Summer Activities

The Summer That Wasn’t—2019

Bee & Thistle Winery and Orchards and Ravensfield Farm have continued working on the winery building (see our blog entitled “Construction of Our Winery Building), as well as doing maintenance in both orchards. In spite of the unseasonably cool weather, with daytime averages in the mid-teens and night-time temperatures sinking to single digits, there is still a lot of work to be done every day. This year, 2019, we also had frequent and excessive rainfall hindering our efforts at field work.

Throughout the summer, Margaret mowed the North Haskap orchard and Home Acre Haskap orchard an average of every 10 days. This task was performed with the 8N Boomer tractor and finish mower, with each mowing taking between 4 and 6 hours. Twice in the late summer, Peter cultivated with a dedicated plow that has most of the blades removed, thereby allowing him to lift the grass edges and prevent their creeping into the rows themselves. It’s an arduous and dusty task, and requires some concentration to perform cleanly without damaging the shallow-rooted Haskap. In addition, Margaret and Peter hoed and cultivated by hand around each plant. The goal this year was to prevent any and all weeds from seeding. Each year, the weed battle gets a little easier, but the work is difficult. To hand-hoe and hand-weed the whole orchard takes about 30 person-hours. This task was done bi-weekly over several days. While Peter was at work in the North, Margaret “walked the rows” nightly and pulled all visible weeds. That part was fun for Deke, as he hunted out voles and ground squirrels, and played hide and seek in the rows and headlands; Deke also loves Haskap and will snack on remaining berries as he plays.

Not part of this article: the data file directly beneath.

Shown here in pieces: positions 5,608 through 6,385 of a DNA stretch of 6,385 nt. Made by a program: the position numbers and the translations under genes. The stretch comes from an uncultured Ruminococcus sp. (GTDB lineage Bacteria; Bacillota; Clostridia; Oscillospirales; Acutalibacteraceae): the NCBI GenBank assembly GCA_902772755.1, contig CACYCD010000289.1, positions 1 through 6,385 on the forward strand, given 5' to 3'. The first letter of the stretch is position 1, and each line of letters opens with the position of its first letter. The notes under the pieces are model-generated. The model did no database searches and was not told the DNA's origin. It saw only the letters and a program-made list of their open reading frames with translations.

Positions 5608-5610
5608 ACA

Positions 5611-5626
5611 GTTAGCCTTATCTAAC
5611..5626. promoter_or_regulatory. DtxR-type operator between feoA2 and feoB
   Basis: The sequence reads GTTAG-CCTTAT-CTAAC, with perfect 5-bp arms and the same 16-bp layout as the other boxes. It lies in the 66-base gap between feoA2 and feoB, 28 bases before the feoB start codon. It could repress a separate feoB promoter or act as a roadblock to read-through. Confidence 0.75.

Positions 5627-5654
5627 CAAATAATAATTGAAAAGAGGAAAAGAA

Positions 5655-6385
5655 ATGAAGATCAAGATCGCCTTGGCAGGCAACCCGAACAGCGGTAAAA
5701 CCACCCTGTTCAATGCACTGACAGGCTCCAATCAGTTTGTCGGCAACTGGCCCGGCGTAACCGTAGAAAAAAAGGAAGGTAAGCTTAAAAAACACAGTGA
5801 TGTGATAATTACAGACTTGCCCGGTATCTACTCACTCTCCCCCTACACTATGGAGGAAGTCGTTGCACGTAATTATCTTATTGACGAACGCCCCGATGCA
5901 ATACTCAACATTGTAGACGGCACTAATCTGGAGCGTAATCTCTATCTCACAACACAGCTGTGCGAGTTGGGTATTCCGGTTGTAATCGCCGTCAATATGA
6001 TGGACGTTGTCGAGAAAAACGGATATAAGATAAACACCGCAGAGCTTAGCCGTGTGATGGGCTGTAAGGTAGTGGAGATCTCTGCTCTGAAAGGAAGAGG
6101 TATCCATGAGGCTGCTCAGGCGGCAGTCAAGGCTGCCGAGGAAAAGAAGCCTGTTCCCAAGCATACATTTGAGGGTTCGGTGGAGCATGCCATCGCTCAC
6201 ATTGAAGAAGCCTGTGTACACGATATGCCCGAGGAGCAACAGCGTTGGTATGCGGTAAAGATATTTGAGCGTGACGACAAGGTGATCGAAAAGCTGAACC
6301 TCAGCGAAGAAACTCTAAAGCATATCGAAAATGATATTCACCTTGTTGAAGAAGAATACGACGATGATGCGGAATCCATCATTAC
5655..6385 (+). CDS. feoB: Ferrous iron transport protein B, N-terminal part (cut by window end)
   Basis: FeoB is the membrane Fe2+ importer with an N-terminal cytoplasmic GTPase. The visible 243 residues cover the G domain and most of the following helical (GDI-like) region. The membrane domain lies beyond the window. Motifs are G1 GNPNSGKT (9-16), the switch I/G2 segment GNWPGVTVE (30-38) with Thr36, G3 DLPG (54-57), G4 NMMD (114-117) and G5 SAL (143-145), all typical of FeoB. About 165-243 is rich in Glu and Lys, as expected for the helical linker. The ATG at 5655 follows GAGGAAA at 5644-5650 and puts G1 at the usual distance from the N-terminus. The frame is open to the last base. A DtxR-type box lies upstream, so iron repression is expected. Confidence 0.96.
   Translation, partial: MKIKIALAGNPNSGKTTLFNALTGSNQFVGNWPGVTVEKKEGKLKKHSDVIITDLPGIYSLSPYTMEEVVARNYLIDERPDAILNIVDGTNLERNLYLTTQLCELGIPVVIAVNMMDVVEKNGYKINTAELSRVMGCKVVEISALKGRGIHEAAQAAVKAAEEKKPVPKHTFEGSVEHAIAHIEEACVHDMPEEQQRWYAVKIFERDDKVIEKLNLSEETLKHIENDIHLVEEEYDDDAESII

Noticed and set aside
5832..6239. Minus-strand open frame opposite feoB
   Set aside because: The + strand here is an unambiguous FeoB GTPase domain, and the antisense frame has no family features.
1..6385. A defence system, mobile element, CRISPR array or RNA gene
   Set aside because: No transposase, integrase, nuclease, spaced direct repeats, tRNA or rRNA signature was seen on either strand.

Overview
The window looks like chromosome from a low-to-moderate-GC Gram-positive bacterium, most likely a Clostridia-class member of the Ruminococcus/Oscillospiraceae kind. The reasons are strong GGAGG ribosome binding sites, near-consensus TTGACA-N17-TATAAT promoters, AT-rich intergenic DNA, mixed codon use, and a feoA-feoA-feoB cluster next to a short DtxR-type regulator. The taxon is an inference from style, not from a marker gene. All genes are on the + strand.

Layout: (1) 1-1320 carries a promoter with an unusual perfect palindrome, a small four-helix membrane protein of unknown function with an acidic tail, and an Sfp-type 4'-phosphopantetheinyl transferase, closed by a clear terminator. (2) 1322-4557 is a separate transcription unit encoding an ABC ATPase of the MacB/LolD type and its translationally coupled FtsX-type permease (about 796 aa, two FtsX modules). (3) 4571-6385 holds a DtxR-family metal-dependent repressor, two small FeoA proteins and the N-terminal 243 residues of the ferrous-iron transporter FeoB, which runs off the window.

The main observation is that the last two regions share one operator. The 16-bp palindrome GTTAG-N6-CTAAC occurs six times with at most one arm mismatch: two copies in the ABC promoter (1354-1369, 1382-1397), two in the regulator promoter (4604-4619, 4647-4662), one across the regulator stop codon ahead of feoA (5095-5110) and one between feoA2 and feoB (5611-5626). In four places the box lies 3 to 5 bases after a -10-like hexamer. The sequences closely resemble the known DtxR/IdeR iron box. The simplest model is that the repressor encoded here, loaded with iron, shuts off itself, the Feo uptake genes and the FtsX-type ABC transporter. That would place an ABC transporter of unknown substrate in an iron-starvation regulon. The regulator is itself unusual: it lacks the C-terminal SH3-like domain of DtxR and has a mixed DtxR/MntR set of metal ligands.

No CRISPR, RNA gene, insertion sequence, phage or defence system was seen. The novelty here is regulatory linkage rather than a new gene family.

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Nearing the end of August, you can see the Haskap plants going into dormancy. This is the expected timeframe for our region in Saskatchewan.

Along with weed and ground cover control, the Haskap orchards need frequent maintenance, renovation, and some basic pruning. In addition, the tree-lines are attended to each year. Every season the deer tend to destroy several branches in the poplar tree-line which must be removed. Also, we replant any trees that did not survive both the winter and the onslaught of wild animal damage. This was particularly notable in the East tree-line this year where we put in 30 new Walker poplars and cleaned up the debris from a couple that were broken and damaged from heavy winds, snow and deer.

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Collin’s Ravensfield maintenance activities included cultivating between the rows and pulling weeds from around the plants. The Walker poplar tree-line is coming along beautifully, and will provide an aesthetically pleasing entrance past the gate. The Black Currants have a full year’s growth and are very healthy; some cuttings were taken and there are positive efforts underway to grow some additional plants with cutting propagation techniques. Leaf samples were assessed for fertility requirements, and appropriate amendments will be applied in the early part of the fall and early next spring. The Saskatoon berry plants are also very healthy and have some significant season’s growth. The sheep’s fescue will be planted inter-row as a ground cover; a good cover prevents erosion, controls ground temperature and maintains a firm surface for both foot and equipment traffic, as well as being attractive. After last winter’s frost and subsequent cherry losses, more efforts will be made at covering the roots of the cherries and younger plants with mulch. The farm has access to plenty of straw which will be very good material for this purpose.

And finally, we have some ambitious plans to divide each and every German Wine Rhubarb. Dividing rhubarb is hard work but the results are usually notable and successful. Generally, it is recommended this work be performed as the plants enter dormancy in early fall; the intent is to wait for one frost and do the work then. We have nearly 200 German Wine Rhubarb and our count will easily double after that division. We’ll also send some leaf samples to the lab to assess fertility status and requirements in both the Haskap and Rhubarb orchards.

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We use Walker Poplars to make tree-lines and shelterbelts for all the orchards. They are fast-growing and hardy.

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The Black Currants have adapted nicely and grew very well this year. Some judicious pruning will be done later in the fall.